OK. I think overnight I figured this one out, or maybe I forgot all the relevant details - not sure which:
42. heart disease and doctors – preexisting heart disease condition v. nonvitamin
Here's the thing ... it was a weaken question, and the conclusion was something like, "It must have been the vitamins B12 or whatever that were associated with lower degree of heart disease."
OK ... the non-vitamin dietary question weakens this, because they are making the explicit claim not only that these women had lower incidence of heart disease, but it was because they had higher dietary intake of B12. If foods that have B12 also have some heart disease lowering thing in them, it is POSSIBLE that the conclusion is not justified, thus it is weakened.
BUT...the preexisting heart condition one is actually a strengthener ... not a weakener, because the conclusion is about a LOWERED risk of heart disease. If the women in the study had a lower incidence of heart disease (and we know they had higher intake of B12, from the stimulus) AND they had a preexisting condition, that would make the apparent effects of B12 that much more amazing, not the other way around...
Just my $.02 ... maybe I forgot a critical piece of the question when I woke up at 2AM thinking about it.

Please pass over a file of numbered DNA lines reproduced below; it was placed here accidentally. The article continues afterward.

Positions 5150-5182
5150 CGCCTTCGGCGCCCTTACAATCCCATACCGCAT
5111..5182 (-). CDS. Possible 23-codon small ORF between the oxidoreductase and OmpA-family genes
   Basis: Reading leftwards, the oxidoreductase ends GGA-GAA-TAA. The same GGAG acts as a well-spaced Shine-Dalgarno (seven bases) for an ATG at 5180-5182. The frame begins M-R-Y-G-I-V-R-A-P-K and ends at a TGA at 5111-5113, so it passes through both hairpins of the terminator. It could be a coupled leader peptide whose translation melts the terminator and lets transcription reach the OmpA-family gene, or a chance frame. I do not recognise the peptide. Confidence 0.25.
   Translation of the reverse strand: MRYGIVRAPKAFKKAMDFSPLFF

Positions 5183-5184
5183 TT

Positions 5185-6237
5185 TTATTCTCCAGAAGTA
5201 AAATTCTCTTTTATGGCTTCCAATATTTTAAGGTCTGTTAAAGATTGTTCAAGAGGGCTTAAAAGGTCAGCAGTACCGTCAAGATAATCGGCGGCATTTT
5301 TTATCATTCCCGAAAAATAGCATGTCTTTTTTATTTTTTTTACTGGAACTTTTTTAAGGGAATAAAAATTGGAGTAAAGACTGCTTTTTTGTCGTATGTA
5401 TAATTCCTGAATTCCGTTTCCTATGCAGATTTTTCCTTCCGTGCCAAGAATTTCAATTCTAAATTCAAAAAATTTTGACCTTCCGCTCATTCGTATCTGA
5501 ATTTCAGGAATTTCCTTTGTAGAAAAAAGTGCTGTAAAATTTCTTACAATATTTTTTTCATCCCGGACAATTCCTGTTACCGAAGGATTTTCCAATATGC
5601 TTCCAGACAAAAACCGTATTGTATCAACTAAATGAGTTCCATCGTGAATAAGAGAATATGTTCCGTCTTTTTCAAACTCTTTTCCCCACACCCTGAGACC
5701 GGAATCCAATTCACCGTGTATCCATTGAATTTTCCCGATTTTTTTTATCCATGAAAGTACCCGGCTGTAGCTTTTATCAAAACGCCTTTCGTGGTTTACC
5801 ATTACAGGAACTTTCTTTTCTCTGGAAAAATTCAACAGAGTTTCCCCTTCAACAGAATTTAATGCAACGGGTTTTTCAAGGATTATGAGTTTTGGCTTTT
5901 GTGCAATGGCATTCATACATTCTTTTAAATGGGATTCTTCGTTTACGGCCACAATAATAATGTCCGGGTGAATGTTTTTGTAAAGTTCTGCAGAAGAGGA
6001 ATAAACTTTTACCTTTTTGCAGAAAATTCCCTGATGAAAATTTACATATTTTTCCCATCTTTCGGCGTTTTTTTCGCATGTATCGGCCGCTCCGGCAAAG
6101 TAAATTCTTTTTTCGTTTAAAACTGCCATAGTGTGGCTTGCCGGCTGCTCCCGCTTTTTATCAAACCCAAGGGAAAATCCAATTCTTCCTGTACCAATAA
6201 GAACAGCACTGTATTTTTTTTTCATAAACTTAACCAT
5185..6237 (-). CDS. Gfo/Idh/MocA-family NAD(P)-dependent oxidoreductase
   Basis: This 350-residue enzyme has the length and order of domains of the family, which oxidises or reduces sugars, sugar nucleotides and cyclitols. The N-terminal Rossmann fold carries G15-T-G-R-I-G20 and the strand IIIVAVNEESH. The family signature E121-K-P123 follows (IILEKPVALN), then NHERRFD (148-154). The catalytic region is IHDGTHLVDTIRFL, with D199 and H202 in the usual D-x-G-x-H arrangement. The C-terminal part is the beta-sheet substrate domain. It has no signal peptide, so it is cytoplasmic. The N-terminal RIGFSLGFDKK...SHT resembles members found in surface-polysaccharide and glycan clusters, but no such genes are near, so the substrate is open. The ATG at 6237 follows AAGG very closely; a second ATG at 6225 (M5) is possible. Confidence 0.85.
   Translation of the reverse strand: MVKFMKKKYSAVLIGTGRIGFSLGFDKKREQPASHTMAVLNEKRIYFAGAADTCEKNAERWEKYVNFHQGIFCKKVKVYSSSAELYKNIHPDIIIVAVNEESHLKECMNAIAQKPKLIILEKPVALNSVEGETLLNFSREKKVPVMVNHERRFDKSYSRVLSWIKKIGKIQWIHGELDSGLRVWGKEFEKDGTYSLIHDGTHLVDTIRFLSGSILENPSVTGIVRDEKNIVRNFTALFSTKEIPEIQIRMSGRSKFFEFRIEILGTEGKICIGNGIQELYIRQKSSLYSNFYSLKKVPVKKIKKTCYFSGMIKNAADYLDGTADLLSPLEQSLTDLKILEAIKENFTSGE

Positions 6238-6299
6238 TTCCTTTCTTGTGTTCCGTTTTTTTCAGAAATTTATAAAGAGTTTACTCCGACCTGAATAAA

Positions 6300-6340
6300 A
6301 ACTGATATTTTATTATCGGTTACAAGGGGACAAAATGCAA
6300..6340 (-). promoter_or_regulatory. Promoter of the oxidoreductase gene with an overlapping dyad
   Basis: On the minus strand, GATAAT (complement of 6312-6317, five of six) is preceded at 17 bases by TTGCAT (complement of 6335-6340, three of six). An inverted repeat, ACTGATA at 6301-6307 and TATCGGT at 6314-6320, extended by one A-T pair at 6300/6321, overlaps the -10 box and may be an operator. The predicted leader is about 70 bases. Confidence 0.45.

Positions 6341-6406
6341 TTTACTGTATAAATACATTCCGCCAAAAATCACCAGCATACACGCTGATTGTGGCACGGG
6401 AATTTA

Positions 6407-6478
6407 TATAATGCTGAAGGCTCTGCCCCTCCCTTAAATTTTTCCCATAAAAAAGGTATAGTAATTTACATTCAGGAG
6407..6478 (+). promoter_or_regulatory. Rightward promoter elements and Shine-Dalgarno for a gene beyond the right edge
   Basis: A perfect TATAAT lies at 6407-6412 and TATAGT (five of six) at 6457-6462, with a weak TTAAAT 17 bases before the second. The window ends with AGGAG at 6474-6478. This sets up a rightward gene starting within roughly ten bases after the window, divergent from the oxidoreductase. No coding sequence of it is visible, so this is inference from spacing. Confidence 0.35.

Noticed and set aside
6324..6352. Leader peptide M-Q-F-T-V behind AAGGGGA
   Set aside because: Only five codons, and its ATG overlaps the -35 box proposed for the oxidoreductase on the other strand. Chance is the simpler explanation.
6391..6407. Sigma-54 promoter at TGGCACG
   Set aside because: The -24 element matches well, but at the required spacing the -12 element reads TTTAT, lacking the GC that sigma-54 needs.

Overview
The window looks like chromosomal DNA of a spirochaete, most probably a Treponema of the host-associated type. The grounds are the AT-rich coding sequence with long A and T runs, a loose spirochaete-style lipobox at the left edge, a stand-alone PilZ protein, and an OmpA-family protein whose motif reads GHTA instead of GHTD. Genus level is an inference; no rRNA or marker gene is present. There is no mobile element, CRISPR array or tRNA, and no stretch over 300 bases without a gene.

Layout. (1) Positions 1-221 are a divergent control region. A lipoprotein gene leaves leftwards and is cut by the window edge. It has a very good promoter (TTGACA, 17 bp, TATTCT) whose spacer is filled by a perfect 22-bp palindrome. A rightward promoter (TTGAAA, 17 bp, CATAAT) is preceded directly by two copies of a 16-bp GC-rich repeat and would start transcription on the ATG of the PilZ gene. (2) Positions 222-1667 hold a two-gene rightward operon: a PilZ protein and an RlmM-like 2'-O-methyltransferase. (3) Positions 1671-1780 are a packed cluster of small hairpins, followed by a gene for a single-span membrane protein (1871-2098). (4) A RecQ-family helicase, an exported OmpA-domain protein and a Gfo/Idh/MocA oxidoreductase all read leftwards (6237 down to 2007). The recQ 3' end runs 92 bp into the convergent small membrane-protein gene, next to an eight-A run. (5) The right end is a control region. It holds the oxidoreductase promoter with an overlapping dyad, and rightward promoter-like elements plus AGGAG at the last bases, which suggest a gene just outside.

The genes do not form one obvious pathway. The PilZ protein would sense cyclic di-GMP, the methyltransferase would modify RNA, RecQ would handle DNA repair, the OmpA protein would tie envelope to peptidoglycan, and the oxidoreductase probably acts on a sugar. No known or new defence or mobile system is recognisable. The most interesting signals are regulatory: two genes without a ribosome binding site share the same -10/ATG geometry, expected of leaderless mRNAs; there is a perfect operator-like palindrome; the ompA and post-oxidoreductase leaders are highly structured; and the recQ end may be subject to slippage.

I do not believe you are correct. You're assuming there was no control group in the study. You can't compare one group to itself. In order to conclude that the increased B vitamin intake lowers risk, the researchers must utilize comparative data from a control group that does not have an increased level of vitamin B intake. The women in the study
did not have a lower incidence of heart disease...rather, the women in the study who had greater intake of the vitamins
had a lower incidence of heart disease. So I do not believe that the preexisting condition answer is actually a weakener. Any "amazing" effects of B would not be observed for every human within the scope of the research...only to the group we identify as B vitamin beneficiaries, a group that may only exist because they were the only ones in the study who did not have preexisting heart conditions.
How can you conclude on the risks of developing heart disease for a certain group if your subjects may already have heart disease before the study begins? How do you differentiate between the effects of the vitamins and the random luck of the draw of unknowingly selecting for your test or control group a patient that came into the study already with heart disease? To me, this seems like such a weakener that we don't even have to debate the issue of whether the stimulus mentioned how the vitamins were administered to the subjects (and I am sure that it didn't, a detail I double checked). I'll bet the house, farm, and accompanying silo on the already had heart disease answer choice.